Understanding the Dangers of Atherosclerosis

Arteries are the circulatory system’s conduits that lead from the heart to the rest of your body carrying oxygen and other nutrients for the tissues. Atherosclerosis (sometimes used interchangeably with arteriosclerosis) refers to a narrowing of the arteries caused by a buildup of plaque on the cells’ walls. 

If not treated, this narrowing from plaque buildup can lead to major vascular events, such as peripheral artery disease (PAD), heart attack, and stroke.

At Advanced Cardiac Care, board-certified cardiologist Dr. Michael Avaricio and his staff specialize in providing long-term cardiac management to improve cardiac and overall health and lengthen lives. 

Here’s what you need to know about the dangers of atherosclerosis and the damage it can cause.

Arterial plaque — a sticky situation

As you get older or if you eat a high-fat diet and live a sedentary lifestyle, fats, cholesterol, and calcium can build up on your artery walls, forming a sticky plaque. This buildup may occur in any artery in your body, especially in your heart, legs, and kidneys, making it difficult for blood to flow freely and easily.

The end result is a shortage of blood and oxygen in the tissues the artery supplies, including your heart and brain. Pieces of plaque can also break off from the wall, causing a blood clot and blocking blood from passing through altogether. 

If left untreated, atherosclerosis can lead to heart attack, stroke, or heart failure.

Atherosclerosis is a fairly common problem, but it’s one that can be prevented and successfully treated. Early detection and treatment are key.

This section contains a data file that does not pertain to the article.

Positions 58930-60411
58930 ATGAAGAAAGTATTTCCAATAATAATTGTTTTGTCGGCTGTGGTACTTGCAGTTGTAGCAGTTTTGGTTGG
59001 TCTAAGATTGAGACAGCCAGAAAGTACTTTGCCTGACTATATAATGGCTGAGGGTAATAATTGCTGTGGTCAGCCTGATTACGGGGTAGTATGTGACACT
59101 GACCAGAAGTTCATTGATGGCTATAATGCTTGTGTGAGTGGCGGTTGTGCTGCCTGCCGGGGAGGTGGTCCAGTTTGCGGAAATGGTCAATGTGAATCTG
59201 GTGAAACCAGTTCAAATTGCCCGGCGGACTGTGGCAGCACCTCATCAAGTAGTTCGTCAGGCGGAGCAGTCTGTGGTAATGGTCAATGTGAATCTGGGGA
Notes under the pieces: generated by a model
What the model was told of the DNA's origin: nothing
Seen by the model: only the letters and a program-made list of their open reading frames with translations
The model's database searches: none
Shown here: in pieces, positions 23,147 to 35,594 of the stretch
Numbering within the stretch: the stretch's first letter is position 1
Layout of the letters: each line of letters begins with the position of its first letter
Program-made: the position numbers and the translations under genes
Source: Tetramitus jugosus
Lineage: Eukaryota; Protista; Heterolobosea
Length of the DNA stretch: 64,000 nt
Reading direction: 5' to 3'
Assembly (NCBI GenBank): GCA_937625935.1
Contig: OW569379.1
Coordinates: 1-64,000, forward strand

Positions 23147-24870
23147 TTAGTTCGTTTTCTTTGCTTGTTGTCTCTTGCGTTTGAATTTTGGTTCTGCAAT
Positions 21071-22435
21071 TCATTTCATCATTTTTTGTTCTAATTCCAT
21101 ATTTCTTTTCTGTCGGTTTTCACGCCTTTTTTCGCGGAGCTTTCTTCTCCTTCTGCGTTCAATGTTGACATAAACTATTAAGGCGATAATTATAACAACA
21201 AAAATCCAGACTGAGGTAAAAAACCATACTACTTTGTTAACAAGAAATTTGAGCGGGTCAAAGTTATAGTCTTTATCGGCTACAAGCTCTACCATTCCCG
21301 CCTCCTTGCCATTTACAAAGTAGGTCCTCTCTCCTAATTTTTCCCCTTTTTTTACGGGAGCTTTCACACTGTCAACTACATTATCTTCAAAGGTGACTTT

Major causes of and risk factors for atherosclerosis

Arteries are lined by the endothelium, a thin layer of blood vessel cells that keeps the inside of your arteries smooth and the blood flowing. Atherosclerosis begins with damage to the endothelium. 

Common causes and risk factors include:

When LDL cholesterol crosses a damaged endothelium, it enters the artery wall, and white blood cells stream in to digest it. Over the years, the cells and the cholesterol combine to form plaque, which appears as a bump in the lining. 

As atherosclerosis gets worse, the bump gets bigger, until it’s so large it forms a blockage, and blood can’t pass, putting you at risk for major systemic diseases.

Your body starts forming plaque as early as your teenage years, making early prevention key. A 40-year-old who’s generally healthy has about a 50% chance of developing severe atherosclerosis in their lifetime, with the risk increasing as they get older. 

The dangers of atherosclerosis

Atherosclerosis is a silent disease, meaning it often doesn’t present symptoms until you’ve reached a serious or life-threatening point. The built-up plaque can behave in different ways.

It can remain in your artery wall, grow to a certain size, and then stop. Because it doesn't block blood flow, you may never experience symptoms.

The plaque could also grow in a slow, controlled way. Over time, it causes large blockages that lead to pain in your chest or legs when you exert yourself.

When plaque ruptures suddenly, the rupture causes a blood clot inside the artery that blocks blood flow. In the brain, this causes a stroke, and in the heart, a heart attack.

Types of cardiovascular disease

The atherosclerosis plaques cause three types of cardiovascular disease:

Coronary artery disease

Plaque in the heart's arteries causes chest pain (angina). A sudden plaque rupture and subsequent clotting causes heart muscle to die (heart attack).

Cerebrovascular disease

Plaque ruptures in the brain, causing strokes and the potential for permanent brain damage.

Peripheral artery disease

Arteries in your legs narrow, leading to poor circulation, painful walking, non-healing skin wounds, and the potential for amputation.

Additional complications include:

Treating atherosclerosis

Dr. Avaricio creates an individualized treatment plan for ongoing disease management that includes:

If you have any of the risk factors for atherosclerosis, or if you need ongoing disease management, contact us today to schedule a consultation with Dr. Avaricio at our Queens, New York, office. Medical intervention might just save your life.

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